tell me again how to breathe.

“Love was a country we couldn’t defend.”  (G.A.I.)
All of this is just to say: pause. 

In this room called east, your oxygen will be guided from your nose. When ready, let it out through mouth. Stop. Remember the city behind your ribs. Breathe from there as well.

Channel the comma. There is balance as it tips its weight upwards. There is curvature; you can even address it as top-heavy. Give yourself room to interrupt the spaces that haunt you.

In this room called Brooklyn, you may run into panic. Channel the bicycle spokes that secretly live beneath your skin. Roll away. Climb mountains even when the land you walk over is flat. Pick flowers even in the Winter and instead of photographing, hand this stem of green and face of yellow to the first human you see. Breathe in the breaths they offer to you like invisible bouquets of carbon dioxide.

Now, this may not be as easy, but. Remain in this room called love. It is hardest to get out of and often includes a cover charge too intense to dig out of wallet. But you do. Because it is so deeply aromatic. Inhale that sandalwood. And ylang ylang. Press your tired, nervous thighs against this other. Stretch out numerics and reveal one thing that makes you bleed, one thing that guts the salt out of you and choose an adventure with this one, barefoot.

It is impossible to run very far when the calluses on your feet slow you down. So, slow down.

In this room called lonely, exist long enough to take a ticket. Rip it. Scoop up its entrails and throw away. Choose to be in love this time than surrounding its periphery.

But before all that or while, keep breathing. Walk in and out and in these rooms and inhale and exit and exhale. And remain. (You often forget that part.)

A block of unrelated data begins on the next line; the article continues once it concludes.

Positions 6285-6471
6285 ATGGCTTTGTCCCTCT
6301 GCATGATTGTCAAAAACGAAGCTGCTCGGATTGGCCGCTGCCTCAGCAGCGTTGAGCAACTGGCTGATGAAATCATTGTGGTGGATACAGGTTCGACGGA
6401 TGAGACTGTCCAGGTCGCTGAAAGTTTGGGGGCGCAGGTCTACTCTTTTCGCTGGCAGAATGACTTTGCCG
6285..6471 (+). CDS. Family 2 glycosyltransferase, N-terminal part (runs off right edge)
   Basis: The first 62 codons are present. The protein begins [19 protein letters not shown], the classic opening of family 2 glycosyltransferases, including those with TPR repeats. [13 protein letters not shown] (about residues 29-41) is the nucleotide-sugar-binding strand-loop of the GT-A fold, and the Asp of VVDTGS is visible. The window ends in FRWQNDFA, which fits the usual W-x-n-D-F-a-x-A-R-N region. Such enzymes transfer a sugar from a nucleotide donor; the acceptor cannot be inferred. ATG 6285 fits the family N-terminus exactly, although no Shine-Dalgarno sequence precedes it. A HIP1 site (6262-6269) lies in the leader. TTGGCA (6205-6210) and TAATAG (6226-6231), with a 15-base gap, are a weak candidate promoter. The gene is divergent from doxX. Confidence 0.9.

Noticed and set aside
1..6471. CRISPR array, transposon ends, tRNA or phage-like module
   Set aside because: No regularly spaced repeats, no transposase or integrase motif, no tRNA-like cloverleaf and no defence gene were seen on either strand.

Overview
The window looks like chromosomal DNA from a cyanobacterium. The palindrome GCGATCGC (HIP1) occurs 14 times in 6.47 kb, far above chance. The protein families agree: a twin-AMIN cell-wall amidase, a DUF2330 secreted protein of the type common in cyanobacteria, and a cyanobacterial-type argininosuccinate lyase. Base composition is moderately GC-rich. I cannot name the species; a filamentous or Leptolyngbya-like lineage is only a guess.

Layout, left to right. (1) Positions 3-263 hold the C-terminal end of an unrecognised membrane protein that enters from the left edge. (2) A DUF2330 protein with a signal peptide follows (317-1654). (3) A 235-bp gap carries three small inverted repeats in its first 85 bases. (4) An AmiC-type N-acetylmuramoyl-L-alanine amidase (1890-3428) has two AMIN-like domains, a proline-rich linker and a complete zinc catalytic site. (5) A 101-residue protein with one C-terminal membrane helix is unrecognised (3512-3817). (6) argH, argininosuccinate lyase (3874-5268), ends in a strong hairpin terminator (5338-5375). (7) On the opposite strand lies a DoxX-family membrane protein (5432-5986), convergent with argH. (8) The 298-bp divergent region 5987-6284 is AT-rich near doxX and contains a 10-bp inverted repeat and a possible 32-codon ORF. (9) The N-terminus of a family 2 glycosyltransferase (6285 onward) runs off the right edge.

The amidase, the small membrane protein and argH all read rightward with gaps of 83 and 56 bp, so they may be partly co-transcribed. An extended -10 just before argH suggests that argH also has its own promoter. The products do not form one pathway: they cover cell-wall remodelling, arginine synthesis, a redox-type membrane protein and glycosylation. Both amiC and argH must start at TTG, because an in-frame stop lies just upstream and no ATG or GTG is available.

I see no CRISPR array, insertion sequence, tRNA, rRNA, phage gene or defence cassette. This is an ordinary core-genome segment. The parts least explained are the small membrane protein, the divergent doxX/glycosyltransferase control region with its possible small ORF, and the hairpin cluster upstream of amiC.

it’s been in *here* all along

Pay no mind to the dripping roots, which dangle from each limb. I’ve been dug up but I have some time left to search for a stretch of earth to replant myself in.

A beautiful woman named Audrey serves me a fresh-baked spiced muffin and cafe au lait. Tells me spirituality is everywhere. Calls me fire. Tells me that the poet in me is a fighter. I will give you a book, she says. And I’ll mark the spaces that you’ll want to read twice. This book will take a year to read. Maybe longer. Come back, she said. (As though she sensed my inner EXIT sign).

Young red-haired boy named Rainer asks me for my autograph at a secluded island where poets gather. In turn, I ask him for his. We curve the alphabet into each other’s notebooks and admire the spread of our names like a slow leak.

For several days in a row, the moon drips out of sky and saunters toward me. Tells me that monsters exist in hallways and dreams and some look like three-legged creatures and others masquerade as housemates. I house the moon’s glow within my pupils and between my fingers. I find that home is no longer attached to an address, rather housed inside my hips and the drips of my mind.

Human out yonder calls out to me through the wind. Curls their language into mine and we create long-distance music together. Another home: inside watchtower as we watch each other breathe through moments of remembering.

But if you leave, remember to leave a note. Remember that the poems on your flesh are not enough to explain all this. All along, these mailboxes and square footage have all been distractors. The real residence lays on your tongue. With each spoken word. With each admittance of pain or panic or promise or please.